Carmela Gross – Heads and Mouth of Hell

Robert Rauschenberg, Express, Oil, serigraphy and collage on canvas, 184,2 x 305,2 cm, 1963
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By PAULO SERGIO DUARTE*

Comment on two installations by the artist

“An anonymous crowd terrorizes one of the walls of the Vermelho gallery, in São Paulo. In the 226 (actually, there are 256) collages by Carmela Gross, irregular and rough cuts form eyes and mouths in dark spots, which become almost charred faces, in permanent agony”.

Carmela Gross, CABEÇAS, Galeria Vermelho, São Paulo, 2021.

This is the paragraph that opens the article by Carolina Moraes, on the first page of Ilustrada – Folha de São Paulo, September 17, 2021. It is rare for a newspaper article to achieve a masterful synthesis of a work of art in two sentences. We know that the world we live in – Brazil, in particular – leads artists to allow themselves to be dominated by politics. This is where the major artists are distinguished from the minor ones. When the poetic element is subjected to the political, art regresses, it is lowered and this has happened frequently, not only here, but in the world.

With art dominated, the pamphlet and the vulgate take over the territory of the work with anemic results that will be confused with what they intend to oppose: the advertising message vulgarized by late capitalism and accelerated on the small portable screens of cell phones and tablets that juggle in a finely programmed way the visual consumption of young people from the most diverse social classes. In works of art, it is necessary to demand poetic reflection against the immediate communication typical of advertising: these works have to be thought poetically to increase the strength of their programs. If this is not the case, what remains is pamphleteer garbage to be thrown away after demonstrations, or, at most, become terrorist chic – current versions of radical chic from the 1970s – on the walls of galleries and art institutes that practice the precarious aestheticization of violence.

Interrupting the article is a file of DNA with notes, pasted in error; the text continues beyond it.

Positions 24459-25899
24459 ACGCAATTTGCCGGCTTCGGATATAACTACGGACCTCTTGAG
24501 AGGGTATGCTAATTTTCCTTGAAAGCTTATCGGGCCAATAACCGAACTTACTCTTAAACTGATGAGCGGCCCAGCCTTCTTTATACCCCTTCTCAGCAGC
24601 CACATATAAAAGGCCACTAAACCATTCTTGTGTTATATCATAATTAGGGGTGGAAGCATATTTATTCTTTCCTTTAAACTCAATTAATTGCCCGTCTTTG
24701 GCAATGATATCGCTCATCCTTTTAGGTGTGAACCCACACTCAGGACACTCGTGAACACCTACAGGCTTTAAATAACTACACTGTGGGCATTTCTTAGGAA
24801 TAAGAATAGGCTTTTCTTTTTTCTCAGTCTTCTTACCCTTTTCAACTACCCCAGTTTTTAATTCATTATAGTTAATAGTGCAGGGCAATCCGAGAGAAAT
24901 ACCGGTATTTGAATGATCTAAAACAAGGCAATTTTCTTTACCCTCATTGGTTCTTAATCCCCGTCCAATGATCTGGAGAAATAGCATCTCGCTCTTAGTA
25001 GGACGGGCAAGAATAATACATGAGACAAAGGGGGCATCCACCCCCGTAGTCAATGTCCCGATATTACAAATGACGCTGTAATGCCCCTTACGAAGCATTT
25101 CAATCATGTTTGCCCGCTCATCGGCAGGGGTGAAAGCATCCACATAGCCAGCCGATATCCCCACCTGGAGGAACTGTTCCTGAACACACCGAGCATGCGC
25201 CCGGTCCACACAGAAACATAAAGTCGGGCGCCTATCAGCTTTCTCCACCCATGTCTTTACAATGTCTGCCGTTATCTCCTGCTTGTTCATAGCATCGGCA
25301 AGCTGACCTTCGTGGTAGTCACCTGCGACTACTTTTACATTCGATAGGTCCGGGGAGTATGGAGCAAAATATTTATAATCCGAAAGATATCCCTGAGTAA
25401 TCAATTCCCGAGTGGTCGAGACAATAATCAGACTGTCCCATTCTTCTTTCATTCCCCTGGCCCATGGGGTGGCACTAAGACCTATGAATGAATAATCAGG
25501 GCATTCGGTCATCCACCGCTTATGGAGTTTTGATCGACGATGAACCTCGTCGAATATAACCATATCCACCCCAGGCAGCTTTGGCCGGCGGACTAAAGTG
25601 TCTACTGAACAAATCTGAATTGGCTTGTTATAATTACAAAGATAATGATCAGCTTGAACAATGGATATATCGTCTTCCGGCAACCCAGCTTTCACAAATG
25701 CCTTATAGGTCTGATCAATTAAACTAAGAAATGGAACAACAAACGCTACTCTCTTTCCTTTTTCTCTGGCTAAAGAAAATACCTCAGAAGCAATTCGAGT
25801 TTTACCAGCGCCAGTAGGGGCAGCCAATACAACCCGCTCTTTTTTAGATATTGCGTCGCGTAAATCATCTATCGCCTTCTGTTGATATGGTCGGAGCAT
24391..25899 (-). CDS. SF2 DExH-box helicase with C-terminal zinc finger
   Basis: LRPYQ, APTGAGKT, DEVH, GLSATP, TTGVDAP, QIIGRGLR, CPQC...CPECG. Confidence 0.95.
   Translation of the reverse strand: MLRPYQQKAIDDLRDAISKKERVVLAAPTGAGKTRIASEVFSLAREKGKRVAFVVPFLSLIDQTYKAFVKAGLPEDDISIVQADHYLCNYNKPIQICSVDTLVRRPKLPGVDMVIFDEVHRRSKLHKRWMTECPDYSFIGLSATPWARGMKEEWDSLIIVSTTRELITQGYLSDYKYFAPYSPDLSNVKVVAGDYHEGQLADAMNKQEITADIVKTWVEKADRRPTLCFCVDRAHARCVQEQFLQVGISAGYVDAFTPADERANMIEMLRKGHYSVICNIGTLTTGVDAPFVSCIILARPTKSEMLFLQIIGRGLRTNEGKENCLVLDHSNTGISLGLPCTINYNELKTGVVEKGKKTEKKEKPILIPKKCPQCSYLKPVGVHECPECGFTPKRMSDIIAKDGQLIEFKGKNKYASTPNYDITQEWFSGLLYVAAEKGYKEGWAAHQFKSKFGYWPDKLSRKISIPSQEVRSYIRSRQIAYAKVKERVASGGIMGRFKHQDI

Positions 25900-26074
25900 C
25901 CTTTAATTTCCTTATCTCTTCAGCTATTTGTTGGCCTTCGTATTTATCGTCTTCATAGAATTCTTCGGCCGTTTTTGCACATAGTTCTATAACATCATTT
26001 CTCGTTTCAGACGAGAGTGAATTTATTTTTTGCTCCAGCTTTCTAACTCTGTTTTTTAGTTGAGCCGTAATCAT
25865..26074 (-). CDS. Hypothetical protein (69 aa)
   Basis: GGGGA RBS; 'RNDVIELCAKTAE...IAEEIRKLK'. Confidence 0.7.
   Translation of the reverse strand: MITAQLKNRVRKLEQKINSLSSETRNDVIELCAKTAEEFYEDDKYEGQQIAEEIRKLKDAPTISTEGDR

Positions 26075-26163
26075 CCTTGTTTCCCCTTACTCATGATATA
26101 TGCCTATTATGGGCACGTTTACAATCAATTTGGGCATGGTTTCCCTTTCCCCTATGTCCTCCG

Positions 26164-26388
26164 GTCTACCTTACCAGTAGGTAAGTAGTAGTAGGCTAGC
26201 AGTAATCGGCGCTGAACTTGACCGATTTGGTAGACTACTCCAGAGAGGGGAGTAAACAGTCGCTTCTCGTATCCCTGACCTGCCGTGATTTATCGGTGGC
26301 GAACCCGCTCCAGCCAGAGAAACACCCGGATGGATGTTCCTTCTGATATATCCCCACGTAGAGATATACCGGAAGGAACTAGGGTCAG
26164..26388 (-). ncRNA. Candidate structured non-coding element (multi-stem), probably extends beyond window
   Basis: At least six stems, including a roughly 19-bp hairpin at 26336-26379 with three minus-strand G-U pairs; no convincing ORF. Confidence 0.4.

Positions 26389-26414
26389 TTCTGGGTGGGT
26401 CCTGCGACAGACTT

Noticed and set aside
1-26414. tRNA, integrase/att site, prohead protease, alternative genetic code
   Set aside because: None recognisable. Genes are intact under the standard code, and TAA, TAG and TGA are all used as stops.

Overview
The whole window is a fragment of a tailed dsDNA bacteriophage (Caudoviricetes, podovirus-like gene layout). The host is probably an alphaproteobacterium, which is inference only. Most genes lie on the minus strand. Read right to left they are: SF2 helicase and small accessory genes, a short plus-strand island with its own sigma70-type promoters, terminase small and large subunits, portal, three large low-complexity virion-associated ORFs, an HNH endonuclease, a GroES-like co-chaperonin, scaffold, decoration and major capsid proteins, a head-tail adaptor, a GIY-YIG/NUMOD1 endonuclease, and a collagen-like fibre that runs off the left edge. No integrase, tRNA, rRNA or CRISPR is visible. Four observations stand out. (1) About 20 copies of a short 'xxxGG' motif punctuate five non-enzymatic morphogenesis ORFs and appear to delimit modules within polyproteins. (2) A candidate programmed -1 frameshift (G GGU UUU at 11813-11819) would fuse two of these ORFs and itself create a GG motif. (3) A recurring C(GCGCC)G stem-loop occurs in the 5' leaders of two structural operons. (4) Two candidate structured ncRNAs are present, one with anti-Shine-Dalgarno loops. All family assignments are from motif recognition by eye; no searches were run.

Greater artists – like Carmela Gross – achieve the opposite, art resists, not because of the theme with which it interacts, but because the invented language elevates to the highest power what differentiates it from the banalized images that saturate everyday life in this bipartite world between the real and the virtual.

Carmela Gross, CABEÇAS, Galeria Vermelho, São Paulo, 2021.

Heads there are 256 “portraits”, varying around 40 x 30 cm each, forming the crowd of 300 x 1700 cm. Each face was made with Japanese paper painted black, torn by hand, and pasted on a white background. It is a crowd where each face is individualized, as unique, all black, none alike, each expressing horror. It is an expressionism reactivated in contemporary times, very difficult to find even in the best museums. Portrait by portrait, the sadness in Goeldi's prints is metamorphosed into horror. Carmela managed to multiply 256 times The Scream (1893), by Munch, in response to the tragedy of our day.

Carmela Gross, FONTE LUMINOSA, Galeria Vermelho, São Paulo, 2021.